First, they’re asking if you’ve researched the company. Do you know what its mission and business objectives are and how the company goes about achieving them? Are you aware of the overall market, how this company fits into it, and what competitors are up to? What does the company do well, and what are its challenges?
The second part asks how you would go about analyzing performance using data. What data would you collect? How would you collect it? What methods would you use to analyze the data? And how would you present the results — particularly if they aren’t good?
7. How do you analyze data?
At first glance, this question asks how you perform data analysis. What methods and techniques do you use? How do you apply your technical skills?
However, the answer is also probing how much (or little) knowledge you have of the different types of data analysis (descriptive, diagnostic, predictive, prescriptive) and when you should use each one. Even if you don’t have a lot of experience in one or more of these areas, talk about how you have or would conduct each kind of data analysis.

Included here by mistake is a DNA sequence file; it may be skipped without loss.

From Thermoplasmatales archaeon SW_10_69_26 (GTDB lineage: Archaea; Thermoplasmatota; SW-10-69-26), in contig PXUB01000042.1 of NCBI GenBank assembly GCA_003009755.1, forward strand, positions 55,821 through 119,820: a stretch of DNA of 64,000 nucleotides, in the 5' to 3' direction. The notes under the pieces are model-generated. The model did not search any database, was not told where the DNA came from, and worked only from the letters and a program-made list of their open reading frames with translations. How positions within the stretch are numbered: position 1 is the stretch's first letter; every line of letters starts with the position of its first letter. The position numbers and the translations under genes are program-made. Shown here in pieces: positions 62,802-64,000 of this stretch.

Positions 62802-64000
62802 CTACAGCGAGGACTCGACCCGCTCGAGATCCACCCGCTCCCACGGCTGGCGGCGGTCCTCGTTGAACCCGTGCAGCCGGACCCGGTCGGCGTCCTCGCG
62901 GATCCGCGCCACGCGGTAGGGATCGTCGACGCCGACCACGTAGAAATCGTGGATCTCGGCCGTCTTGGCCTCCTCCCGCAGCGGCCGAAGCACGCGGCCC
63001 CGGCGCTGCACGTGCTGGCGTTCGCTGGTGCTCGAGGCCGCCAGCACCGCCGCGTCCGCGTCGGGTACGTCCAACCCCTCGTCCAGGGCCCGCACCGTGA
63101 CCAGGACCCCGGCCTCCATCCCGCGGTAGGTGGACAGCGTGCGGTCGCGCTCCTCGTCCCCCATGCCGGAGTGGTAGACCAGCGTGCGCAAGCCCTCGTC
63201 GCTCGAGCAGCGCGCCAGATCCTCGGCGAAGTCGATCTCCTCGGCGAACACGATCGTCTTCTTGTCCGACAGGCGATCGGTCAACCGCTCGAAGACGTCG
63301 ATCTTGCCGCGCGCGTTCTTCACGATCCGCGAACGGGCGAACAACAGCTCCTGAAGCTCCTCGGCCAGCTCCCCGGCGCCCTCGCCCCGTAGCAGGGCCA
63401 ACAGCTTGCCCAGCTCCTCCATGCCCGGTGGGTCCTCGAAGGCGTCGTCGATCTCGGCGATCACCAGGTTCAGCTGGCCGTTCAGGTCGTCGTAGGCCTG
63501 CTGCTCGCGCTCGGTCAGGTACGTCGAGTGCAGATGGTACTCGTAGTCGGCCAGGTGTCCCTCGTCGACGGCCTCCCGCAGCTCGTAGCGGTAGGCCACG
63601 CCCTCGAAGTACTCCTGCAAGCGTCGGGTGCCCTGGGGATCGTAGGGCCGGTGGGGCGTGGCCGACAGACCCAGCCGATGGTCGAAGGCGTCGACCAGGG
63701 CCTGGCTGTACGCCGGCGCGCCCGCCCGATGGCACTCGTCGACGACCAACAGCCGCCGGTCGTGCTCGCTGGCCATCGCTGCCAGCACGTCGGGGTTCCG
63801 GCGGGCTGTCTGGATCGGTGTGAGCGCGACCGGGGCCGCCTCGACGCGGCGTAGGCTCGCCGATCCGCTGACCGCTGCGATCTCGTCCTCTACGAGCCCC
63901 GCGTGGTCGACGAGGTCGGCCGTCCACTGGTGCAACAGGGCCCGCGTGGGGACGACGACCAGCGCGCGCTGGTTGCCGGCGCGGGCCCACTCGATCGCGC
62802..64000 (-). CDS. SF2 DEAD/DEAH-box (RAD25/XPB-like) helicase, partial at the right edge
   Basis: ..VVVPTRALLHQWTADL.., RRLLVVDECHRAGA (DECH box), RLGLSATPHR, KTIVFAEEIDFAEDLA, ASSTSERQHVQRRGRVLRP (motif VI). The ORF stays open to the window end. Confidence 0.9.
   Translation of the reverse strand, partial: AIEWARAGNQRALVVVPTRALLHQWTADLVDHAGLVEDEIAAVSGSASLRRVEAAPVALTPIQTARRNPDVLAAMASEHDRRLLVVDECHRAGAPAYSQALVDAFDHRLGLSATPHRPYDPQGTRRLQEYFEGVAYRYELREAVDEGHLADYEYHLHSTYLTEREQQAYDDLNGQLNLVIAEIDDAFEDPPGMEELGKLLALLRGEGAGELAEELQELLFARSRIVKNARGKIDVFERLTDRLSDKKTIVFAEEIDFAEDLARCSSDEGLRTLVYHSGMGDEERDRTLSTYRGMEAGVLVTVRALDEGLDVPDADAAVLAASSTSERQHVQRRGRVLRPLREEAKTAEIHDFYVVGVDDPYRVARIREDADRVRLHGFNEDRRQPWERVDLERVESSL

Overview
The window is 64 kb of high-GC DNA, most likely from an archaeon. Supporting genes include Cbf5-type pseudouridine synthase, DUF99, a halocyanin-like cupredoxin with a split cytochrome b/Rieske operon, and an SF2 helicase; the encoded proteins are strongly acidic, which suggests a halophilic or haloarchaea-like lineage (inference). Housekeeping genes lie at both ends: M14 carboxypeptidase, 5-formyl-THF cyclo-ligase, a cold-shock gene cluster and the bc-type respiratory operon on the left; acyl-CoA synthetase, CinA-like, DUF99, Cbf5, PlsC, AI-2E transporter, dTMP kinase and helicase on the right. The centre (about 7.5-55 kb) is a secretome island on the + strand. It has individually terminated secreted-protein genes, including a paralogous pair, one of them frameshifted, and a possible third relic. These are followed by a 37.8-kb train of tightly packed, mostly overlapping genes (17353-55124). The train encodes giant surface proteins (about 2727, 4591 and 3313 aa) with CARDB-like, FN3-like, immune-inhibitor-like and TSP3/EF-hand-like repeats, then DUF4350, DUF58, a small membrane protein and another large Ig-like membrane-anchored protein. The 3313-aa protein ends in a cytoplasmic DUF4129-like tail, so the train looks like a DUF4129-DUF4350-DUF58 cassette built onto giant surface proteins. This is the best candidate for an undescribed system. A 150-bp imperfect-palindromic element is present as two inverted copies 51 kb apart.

8. How do you use (Python, Excel, SQL)?
This question could end with any one of a number of technical tools. The interviewer is trying to determine if you have experience with a specific tool and how you use it in your data analysis. And it’s a pretty safe bet that whatever tool or tools the interviewer asks about are the tools you use in the role.
But if you don’t have direct experience with whatever they’re asking about, look to your transferable skills to help answer the questions. For example, if the interviewer asks about your Python skills but you’re stronger with SQL, talk about how both are programming languages and that while the syntax isn’t the same, you understand the basics behind how Python works.
How to Prepare for the Data Analyst Interview
While brushing up on your technical skills and practicing the answers to common interview questions is crucial, you can take a few additional steps to ensure you stand out from other applicants.
Know the Problems